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Seattle Councilmember Lisa Herbold will not run for reelection in 2023

caption: Seattle City Councilmember Lisa Herbold
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Seattle City Councilmember Lisa Herbold
Jason Pagano / KUOW

Seattle Councilmember Lisa Herbold will not run for reelection in 2023.

Herbold has represented Seattle's District 1 since 2016. She won her first election with a 39 vote lead (49.8% of the vote). She took 56% of the vote in 2019. Now, Herbold says her time on the dais will come to an end after 2023. Still, she wants to work to keep a progressive voice in the role.

"I feel like it’s time to do my part to create an open seat election in District 1. I believe that an open seat can better drive turnout and deliver District 1 to another progressive," Herbold said in a statement.

Otherwise, Herbold speculates that Seattle will face a strategically divisive primary election in 2023. She cites a recent article in The Stranger, which states that a coalition of activists and progressive groups will target council seats in 2023. This coalition favors a 50% cut to Seattle police funding, among other demands. The recently passed Seattle budget does not make such a cut.

"I am reminded that we cannot repeat the 2021 race for the City Attorney when a very strong and proven progressive didn’t advance to the general, forcing a choice between a carceral system abolitionist and a Republican. In a similar 2023 scenario, progressives could lose District 1, and a seat on the Council," Herbold stated.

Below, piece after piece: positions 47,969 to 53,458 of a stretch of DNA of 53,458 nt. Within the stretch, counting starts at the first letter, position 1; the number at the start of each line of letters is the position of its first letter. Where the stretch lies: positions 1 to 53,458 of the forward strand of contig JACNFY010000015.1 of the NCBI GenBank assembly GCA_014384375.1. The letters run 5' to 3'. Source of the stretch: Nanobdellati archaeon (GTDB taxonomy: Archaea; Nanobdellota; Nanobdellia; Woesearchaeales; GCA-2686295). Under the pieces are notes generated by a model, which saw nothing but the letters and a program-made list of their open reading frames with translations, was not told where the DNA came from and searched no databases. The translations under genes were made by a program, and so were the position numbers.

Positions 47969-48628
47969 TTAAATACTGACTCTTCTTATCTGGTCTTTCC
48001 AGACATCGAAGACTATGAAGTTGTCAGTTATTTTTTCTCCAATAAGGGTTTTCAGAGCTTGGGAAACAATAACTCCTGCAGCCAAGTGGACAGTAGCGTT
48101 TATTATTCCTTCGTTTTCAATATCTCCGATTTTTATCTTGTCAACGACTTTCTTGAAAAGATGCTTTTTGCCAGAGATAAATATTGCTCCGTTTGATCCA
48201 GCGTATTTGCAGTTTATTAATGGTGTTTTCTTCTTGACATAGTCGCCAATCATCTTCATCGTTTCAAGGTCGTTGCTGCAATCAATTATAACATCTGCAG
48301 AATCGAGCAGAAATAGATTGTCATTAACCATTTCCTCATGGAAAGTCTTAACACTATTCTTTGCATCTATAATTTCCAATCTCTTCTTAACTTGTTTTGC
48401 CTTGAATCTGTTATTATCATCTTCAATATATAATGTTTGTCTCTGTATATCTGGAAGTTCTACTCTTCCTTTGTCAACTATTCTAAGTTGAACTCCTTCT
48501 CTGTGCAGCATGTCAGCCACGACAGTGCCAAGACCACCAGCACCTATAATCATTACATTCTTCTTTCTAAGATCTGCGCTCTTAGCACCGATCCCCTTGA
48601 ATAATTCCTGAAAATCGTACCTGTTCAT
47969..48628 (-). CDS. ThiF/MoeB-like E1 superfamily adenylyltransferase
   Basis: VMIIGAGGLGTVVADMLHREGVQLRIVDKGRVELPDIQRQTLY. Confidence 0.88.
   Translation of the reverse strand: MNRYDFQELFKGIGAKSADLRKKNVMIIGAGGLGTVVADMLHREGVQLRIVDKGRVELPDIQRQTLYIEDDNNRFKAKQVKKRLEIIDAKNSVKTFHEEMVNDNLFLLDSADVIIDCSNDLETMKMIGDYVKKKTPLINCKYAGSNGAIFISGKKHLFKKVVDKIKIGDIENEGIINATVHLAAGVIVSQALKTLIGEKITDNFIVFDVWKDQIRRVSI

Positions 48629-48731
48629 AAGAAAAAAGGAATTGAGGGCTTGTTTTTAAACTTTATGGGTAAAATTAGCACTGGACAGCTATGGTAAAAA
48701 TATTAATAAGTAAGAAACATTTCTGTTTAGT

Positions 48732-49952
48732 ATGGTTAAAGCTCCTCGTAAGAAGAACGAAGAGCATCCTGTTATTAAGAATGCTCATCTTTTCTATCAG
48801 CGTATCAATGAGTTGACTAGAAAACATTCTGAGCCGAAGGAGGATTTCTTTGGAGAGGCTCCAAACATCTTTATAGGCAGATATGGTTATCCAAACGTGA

In that 2021 race, Seattle City Attorney Pete Holmes was knocked out of consideration through the primary election. After that, abolitionist Nicole Thomas-Kennedy went up against Republican (and former Democrat) Ann Davison. Thomas-Kennedy stated she wanted to dismantle the system, stop prosecuting misdemeanors, and significantly defund the Seattle Police Department. Davison campaigned on remodeling the City Attorney's Office, transforming its mental health approaches, and prioritizing repeat offenders. Davison won with 52% of the vote.

Herbold continues to say that she is also not worried about the "other side of the political spectrum," such as the Chamber of Commerce or "the cynical big money Independent Expenditure campaigns in what would be yet another likely very ugly re-election bid if I were to run again."

"Rather, my choice is because I love and honor the work the progressive left has done in Seattle and I don’t want to do anything that makes it less likely for a non-progressive to be elected to represent the great District 1."

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